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The Cause Reviewed By Dr. Wesley Britton of Bookpleasures.com
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Dr. Wesley Britton

Reviewer Dr. Wesley Britton: Dr. Britton is the author of four non-fiction books on espionage in literature and the media. Starting in fall 2015, his new six-book science fiction series, The Beta-Earth Chronicles, debuted via BearManor Media. For seven years, he was co-host of online radio’s Dave White Presents where he contributed interviews with a host of entertainment insiders. Before his retirement in 2016, Dr. Britton taught English at Harrisburg Area Community College. Learn more about Dr. Britton at his WEBSITE

 
By Dr. Wesley Britton
Published on December 15, 2014
 


Author: Roderick Vincent

Publisher: Roundfire Books (November 28, 2014)

ISBN-13: 978-1782797630

ISBN-13: 978-1782797630



Follow Here To Purchase The Cause


Author: Roderick Vincent

Publisher: Roundfire Books (November 28, 2014)

ISBN-13: 978-1782797630

ISBN-13: 978-1782797630

To date, most reviews for Roderick Vincent's epic debut novel have been glowing. I easily concur with this trend, and admit it will be difficult to say anything new about it as these reviews make the same points I would have. They use the same adjectives and superlatives I'd have chosen. So my contribution here will essentially be another voice in the choir.

Like Caesar's Gaul, The Cause can be divided into three parts. The first establishes what is happening in the year 2022 when the United States has become a country where the government, ruled by financial oligarchs, is a democracy in name only. News broadcasters are under severe pressure to portray the government only in a favorable light, the internet is manipulated, and nationwide riots against economic hardships and police brutality are straining the social order. Surveillance comes from countless drones in the sky, some disguised as birds, and cops are often robots that look like animals.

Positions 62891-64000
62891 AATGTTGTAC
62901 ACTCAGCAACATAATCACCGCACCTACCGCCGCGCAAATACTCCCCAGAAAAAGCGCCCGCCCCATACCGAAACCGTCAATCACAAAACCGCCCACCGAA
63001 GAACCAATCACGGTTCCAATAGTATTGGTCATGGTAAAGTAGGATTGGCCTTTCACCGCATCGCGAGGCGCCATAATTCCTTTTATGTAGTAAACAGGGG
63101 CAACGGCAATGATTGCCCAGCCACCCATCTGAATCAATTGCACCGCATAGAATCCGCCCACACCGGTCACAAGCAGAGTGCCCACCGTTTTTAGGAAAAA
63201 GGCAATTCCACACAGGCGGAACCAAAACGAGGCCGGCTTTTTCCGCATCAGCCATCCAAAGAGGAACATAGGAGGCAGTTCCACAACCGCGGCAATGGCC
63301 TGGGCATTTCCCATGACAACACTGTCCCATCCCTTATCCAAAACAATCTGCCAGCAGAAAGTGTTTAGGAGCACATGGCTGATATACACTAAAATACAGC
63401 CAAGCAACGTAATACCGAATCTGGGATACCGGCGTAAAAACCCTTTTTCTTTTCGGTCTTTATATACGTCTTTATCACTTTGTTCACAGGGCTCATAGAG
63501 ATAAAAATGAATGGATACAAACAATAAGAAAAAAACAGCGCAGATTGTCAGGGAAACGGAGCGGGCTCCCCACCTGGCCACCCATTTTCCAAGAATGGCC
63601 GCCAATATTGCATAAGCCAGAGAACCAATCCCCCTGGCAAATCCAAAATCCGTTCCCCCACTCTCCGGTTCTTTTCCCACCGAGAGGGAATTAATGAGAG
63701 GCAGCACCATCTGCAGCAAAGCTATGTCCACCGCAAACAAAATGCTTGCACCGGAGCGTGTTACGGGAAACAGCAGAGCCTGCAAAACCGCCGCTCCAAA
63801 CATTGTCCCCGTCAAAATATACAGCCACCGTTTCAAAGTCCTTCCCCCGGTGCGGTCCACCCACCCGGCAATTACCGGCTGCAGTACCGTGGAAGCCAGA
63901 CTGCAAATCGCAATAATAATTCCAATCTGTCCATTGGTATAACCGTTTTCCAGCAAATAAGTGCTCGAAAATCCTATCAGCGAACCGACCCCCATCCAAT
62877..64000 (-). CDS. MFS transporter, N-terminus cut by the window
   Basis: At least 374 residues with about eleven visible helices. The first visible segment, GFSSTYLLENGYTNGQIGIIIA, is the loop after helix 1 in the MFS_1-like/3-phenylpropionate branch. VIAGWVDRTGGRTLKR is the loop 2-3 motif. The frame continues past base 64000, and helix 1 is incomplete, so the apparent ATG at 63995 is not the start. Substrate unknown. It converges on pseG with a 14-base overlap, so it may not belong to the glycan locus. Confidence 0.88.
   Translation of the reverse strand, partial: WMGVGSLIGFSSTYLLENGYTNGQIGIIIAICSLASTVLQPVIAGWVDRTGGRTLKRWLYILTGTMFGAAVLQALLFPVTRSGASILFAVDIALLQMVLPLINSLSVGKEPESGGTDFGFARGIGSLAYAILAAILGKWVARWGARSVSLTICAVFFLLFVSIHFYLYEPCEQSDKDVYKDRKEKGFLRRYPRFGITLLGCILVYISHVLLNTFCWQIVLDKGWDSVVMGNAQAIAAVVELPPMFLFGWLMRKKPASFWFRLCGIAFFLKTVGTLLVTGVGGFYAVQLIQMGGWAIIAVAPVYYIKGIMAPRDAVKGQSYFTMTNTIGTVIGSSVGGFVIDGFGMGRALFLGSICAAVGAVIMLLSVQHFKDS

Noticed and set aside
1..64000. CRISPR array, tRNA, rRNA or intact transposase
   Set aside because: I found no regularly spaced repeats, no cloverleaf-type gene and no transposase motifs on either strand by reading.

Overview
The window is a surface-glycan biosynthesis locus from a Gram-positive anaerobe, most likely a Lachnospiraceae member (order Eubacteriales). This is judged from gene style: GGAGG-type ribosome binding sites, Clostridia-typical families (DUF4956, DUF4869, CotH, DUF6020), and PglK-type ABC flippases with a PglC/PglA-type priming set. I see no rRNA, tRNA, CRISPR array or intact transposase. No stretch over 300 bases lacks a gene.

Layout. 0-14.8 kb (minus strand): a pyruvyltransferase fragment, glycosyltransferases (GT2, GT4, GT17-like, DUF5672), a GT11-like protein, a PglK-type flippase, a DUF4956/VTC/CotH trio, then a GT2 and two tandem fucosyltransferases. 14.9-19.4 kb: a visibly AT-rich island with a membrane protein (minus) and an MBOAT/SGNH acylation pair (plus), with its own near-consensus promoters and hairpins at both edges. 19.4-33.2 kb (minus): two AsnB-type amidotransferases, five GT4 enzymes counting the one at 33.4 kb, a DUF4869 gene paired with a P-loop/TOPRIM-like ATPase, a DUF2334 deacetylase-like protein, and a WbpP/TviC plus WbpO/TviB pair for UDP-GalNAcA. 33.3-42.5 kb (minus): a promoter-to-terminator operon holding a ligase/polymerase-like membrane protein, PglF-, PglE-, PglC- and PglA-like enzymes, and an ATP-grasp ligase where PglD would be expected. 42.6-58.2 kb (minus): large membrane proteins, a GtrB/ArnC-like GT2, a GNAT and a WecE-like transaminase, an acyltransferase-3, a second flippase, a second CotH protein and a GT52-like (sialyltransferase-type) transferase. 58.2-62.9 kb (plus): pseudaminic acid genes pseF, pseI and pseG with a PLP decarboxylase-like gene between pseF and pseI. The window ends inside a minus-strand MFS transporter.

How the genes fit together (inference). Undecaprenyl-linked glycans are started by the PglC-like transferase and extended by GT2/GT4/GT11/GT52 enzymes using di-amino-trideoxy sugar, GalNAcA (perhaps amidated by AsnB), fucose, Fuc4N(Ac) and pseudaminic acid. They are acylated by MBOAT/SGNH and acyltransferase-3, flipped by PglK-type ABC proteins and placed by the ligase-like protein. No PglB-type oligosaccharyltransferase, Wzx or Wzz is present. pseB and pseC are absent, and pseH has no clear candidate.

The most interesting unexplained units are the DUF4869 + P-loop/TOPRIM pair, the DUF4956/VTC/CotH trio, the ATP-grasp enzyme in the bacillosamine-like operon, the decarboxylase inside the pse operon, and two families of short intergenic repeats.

In the lengthier second part, the book's narrator, African American hacker Isse Corvus Is recruited by an anti-government revolutionary group called the Minute men. In a brutal, secret black ops survival camp called the Abittoir, Corvus is forged and hardened in the crucible of deadly jungles and gladiatorial combat to prove his loyalty. He has his old values challenged as the Minute Men prepare for the coming war.

Then, back in the U.S., Corvus becomes an undercover agent assigned to hack the omniscient NSA’s servers overseen by Director Titus Montgomery. He's intent on pacifying America’s instigators, supporting the president's directive to impose law and order. Can the Minute Men take Montgomery down online and/or in a bloody gun battle?

As others have noted, The Cause takes current issues regarding economic disparity and government surveillance and plausibly shows what might easily happen in the near future. Unlike the more fantastical Hunger Games, Vincent's thematic palate includes explorations of issues like the distinctions between patriotism and treason, the meaning and importance of trust and loyalty, as well as the need for sacrifice and dedication to a cause greater than that of the individual even while the individual is fighting for individual rights.

Vincent is especially adept at blending his ambitious seriousness with a fast-paced action-adventure tale that is often vicious and graphic, especially in the Abattoir chapters. He paints extremely vivid settings, whether in the primitive jungles or the high-tech underground headquarters of the Minutemen. He presents a very believable cast of characters, many of whom we see evolve into cunning and merciless warriors.

Perhaps the best thing about The Cause is that it's clear it's only the first book in a series. Certainly, we'll get to see how the new revolution progresses, but hopefully we'll also see some of the characters return and develop relationships suggested in The Cause. Hopefully, the second volume will come out before any of the circumstances in The Cause move from speculative fiction into fulfilled prophecy. Reading the first chapters alone should chillingly suggest Vincent's dystopia isn't that far-fetched.